Lost on trains

There is a horror story by Clive Barker about the terrible things that befall a man stuck on a subway train late at night. He finds that he can’t get off the train as it rumbles on to some unknown destination and as he waits in his seat he is beset by strange apparitions dripping blood and other such things.

There were times last night as we tried to navigate the myriad complexities of the Sydney urban transit system when it felt as if we would never got off.

We are now staying closer to the city centre in an area called Newtown round the corner from King Street which was described to us as being the longest shopping precinct in the world. We had a bit of a walk down it yesterday and had lunch in a place called Buzzzbar where we could have felt out of place for a lack of tattoos, black leather and a same sex relationship. As it was we felt quite at home tucking into our burgers and chips. We could have been in Brighton.


King Street was a long row of interesting shops and places to eat. Both sides of the street were covered in awning. I assume that these are to help give some shade to the pavement but yesterday they helped to keep out the rain. Hopefully we shall have another chance to wander down it.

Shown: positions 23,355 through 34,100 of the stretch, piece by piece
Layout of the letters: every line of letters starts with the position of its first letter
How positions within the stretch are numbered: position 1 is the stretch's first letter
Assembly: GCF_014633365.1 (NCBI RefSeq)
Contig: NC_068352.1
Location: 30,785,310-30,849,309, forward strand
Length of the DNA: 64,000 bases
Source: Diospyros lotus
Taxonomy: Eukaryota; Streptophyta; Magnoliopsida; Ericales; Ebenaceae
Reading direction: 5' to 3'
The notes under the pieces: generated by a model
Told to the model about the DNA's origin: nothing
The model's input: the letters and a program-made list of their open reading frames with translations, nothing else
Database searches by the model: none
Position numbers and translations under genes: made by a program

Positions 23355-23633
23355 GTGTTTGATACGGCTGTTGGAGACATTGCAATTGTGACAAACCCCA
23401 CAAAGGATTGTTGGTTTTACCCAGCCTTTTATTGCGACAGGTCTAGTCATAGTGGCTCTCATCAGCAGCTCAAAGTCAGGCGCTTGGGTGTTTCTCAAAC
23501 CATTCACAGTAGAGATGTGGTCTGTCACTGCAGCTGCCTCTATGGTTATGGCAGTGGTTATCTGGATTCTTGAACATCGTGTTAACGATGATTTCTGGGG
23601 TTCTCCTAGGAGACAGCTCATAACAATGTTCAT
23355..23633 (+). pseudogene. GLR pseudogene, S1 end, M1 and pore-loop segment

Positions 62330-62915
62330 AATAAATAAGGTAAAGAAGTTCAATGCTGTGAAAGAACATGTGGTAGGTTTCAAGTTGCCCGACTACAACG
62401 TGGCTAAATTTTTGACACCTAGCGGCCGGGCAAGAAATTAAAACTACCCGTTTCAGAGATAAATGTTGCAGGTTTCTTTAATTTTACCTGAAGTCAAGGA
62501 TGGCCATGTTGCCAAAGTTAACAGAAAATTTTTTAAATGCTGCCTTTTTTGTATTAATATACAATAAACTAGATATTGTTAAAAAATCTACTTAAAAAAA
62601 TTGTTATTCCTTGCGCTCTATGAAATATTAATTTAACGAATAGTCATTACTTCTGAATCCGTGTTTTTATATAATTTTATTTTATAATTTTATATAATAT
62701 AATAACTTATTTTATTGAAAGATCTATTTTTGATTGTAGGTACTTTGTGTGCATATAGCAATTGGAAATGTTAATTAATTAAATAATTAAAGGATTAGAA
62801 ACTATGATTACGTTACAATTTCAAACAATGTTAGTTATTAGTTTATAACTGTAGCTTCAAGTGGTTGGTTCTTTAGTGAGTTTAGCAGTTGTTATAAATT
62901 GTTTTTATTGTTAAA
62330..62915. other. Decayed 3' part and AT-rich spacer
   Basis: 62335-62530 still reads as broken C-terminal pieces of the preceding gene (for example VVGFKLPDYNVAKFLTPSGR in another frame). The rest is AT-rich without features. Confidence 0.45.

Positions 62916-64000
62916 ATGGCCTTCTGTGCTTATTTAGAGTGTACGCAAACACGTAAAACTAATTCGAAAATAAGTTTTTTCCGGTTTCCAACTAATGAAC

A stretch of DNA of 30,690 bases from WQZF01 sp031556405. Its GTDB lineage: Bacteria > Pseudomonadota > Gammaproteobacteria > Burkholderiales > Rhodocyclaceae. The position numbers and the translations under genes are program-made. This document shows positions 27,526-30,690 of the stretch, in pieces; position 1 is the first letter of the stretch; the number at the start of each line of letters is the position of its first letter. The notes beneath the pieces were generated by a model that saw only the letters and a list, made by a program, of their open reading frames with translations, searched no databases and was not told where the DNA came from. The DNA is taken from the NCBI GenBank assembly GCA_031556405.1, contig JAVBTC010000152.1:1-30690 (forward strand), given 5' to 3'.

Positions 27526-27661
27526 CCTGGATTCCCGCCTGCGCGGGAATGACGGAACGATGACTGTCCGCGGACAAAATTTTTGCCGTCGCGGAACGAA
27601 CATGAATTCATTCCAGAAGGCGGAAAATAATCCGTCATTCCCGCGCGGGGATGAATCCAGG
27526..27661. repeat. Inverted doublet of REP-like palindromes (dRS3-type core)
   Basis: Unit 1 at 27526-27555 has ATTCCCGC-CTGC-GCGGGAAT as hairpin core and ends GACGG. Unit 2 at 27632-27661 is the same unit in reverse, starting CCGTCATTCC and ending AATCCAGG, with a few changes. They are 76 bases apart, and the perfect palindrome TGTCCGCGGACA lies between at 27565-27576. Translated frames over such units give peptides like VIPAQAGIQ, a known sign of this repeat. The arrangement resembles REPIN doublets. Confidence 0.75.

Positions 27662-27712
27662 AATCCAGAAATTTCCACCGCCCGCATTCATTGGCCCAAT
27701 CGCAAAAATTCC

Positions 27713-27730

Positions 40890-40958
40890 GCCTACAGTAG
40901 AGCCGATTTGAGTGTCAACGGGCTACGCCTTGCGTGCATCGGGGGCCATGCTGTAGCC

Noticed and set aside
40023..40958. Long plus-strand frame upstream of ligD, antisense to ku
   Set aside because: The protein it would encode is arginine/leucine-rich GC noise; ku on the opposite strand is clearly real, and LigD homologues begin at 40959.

In the evening we had to make out way back to Campsie to help make up the audience for a nationalisation ceremony. We gave ourselves plenty of time to navigate the vagaries of the train system but this was not enough. We had been warned off the express trains that would bypass the station you needed before dumping you at some obscure destination in the suburbs. As we tried to avoid these we were distracted by tannoy announcements for trains to Liverpool via Sefton. Hadn’t we just travelled round the world to get away from there.

Then the tannoy was telling us that the train on the tracks in front of the platform we were on would somehow take us to Campsie despite it being one of the warned about express trains heading for an obscure destination. Putting our trust in the tannoy we got on.

It turns out that an express train in Sydney rarely raises itself above a trundle. And so we puttered out slowly to some obscure destination in the suburbs as night came down. Urgent texts passed between us and those going through the nationalisation ceremony but it became clear we were going to miss it as the train drew to a halt outside a station and the driver announced that we were going to have to stay there a while to allow the trains in front to clear.

Once we got to a station and jumped onto the platform frantic to find the train that would take us to Campsie. Two minutes later we were back on the same train as it started its slow trundle back into the  the city. That trundle then drew to a halt and there we sat still for ten minutes . The driver was good enough to announce that she was keeping her fingers crossed that we would get going to soon.

Two hours after having started off we made it Campsie. Wehad missed the ceremony but were compensated by a meal in a Japanese restaurant. Plates of food off a sushi train and a bowl of sustaining udon noodles in broth with breaded chicken.

We then made the slow trundle back home to our beds.



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